ATF Reclassifies Wetted Nitrocellulose as
Explosive Materials Under Federal Laws

By Justin Stakes. August 29th, 2016

Washington, DC -- In an Explosives Industry Newsletter issued in June 2016, the Bureau of Alcohol, Tobacco, Firearms and Explosives ("ATF") reclassified wetted nitrocellulose [also known as flash paper, flash cotton, guncotton, and flash string] containing greater than 12.6 percent nitrogen as a high explosive under the federal explosives laws.

As explained below, this is a dramatic and sudden change in agency policy with a significant impact on the ammunition industry. The new policy was announced in a newsletter without any opportunity for industry input. ..............

ATF's sudden and unexpected change in policy on wetted nitrocellulose will likely have a significant impact on industry's ability to deliver products to the military and commercial markets. Industry members have relied on the exemption for wetted nitrocellulose for many years and are aware of no accidental detonations or diversion of this product into illicit channels. Consequently, it is unclear why ATF believed it necessary to change its policy and, more importantly, why ATF announced the change in a newsletter article with no advance notice to industry. .......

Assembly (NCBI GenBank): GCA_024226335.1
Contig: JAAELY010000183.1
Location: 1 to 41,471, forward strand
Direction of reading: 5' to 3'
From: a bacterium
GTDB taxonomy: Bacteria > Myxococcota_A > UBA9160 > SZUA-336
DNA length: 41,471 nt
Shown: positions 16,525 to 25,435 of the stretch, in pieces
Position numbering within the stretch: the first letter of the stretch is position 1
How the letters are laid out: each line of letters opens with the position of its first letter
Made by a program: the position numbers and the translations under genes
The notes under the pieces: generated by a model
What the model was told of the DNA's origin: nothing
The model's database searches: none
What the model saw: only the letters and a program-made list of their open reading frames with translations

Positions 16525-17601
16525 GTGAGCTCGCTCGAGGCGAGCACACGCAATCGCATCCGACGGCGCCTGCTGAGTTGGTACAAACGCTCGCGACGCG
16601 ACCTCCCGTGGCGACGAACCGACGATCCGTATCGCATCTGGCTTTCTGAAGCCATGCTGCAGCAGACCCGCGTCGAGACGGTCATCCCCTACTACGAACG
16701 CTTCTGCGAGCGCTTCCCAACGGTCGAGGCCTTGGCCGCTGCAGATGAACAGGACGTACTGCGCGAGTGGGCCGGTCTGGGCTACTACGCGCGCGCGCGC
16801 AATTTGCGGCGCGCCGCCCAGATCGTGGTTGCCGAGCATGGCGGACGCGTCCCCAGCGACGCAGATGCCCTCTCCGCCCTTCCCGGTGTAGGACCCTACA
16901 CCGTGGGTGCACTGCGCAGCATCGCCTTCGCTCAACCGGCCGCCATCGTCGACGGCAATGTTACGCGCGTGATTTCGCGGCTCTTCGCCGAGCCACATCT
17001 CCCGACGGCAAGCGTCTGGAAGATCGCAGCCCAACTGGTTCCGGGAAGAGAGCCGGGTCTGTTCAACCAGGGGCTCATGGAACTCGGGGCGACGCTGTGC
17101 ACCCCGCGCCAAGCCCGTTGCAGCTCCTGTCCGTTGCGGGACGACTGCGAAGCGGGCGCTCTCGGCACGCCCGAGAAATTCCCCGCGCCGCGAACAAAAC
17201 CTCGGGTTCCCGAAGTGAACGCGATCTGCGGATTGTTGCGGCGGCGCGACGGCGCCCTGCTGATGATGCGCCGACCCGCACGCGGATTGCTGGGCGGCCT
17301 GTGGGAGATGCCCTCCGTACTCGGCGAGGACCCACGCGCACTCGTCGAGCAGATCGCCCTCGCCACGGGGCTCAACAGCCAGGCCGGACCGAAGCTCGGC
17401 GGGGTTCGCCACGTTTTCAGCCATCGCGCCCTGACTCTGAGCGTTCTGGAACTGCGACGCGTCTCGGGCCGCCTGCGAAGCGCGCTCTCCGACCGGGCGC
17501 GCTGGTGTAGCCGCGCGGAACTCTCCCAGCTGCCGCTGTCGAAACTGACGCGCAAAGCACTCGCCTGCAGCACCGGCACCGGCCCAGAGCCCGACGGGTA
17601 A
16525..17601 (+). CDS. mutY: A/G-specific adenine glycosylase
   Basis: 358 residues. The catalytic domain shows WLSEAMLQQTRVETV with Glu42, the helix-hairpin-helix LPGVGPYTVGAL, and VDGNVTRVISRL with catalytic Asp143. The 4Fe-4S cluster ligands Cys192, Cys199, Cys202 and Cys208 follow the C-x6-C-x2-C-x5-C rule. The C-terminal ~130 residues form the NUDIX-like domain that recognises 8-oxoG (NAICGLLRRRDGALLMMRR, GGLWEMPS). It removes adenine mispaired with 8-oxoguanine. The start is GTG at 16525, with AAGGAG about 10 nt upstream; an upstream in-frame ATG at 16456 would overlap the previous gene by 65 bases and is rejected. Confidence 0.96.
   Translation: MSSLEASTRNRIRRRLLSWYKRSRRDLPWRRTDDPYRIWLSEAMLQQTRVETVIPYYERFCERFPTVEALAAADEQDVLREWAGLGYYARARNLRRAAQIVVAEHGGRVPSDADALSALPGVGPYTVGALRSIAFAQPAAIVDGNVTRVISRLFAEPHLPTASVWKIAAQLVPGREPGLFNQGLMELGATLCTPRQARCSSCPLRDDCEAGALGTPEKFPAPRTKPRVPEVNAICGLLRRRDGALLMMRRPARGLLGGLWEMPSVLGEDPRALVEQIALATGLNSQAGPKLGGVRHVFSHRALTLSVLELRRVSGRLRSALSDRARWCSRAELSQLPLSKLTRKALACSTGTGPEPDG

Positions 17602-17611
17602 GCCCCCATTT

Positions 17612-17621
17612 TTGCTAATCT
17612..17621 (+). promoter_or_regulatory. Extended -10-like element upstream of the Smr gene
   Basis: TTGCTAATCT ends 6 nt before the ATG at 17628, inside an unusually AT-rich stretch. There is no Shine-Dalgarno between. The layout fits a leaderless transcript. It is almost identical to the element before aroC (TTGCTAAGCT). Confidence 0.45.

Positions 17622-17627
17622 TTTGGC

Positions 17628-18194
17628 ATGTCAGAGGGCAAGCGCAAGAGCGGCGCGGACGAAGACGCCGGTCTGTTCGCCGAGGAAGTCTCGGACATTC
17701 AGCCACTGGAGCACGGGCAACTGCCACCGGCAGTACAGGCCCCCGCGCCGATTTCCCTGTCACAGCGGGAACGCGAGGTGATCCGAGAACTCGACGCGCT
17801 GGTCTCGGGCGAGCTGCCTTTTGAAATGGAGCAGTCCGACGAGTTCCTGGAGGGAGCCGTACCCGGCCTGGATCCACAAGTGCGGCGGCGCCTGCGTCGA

Bad news often travels fast so many may already be aware of this bombshell issue. It appears yet again that while the administration wants guns banned, they probably consider their best approach is to interfere with peripheral elements, and what use is a firearm without ammunition. To define ammunition propellant as "high explosive" seems almost paughable as, unless contained, it only deflagrates (burns) quite slowly. Even when contained, pressures rise gradually and it does not normally detonate like a true high explosive.

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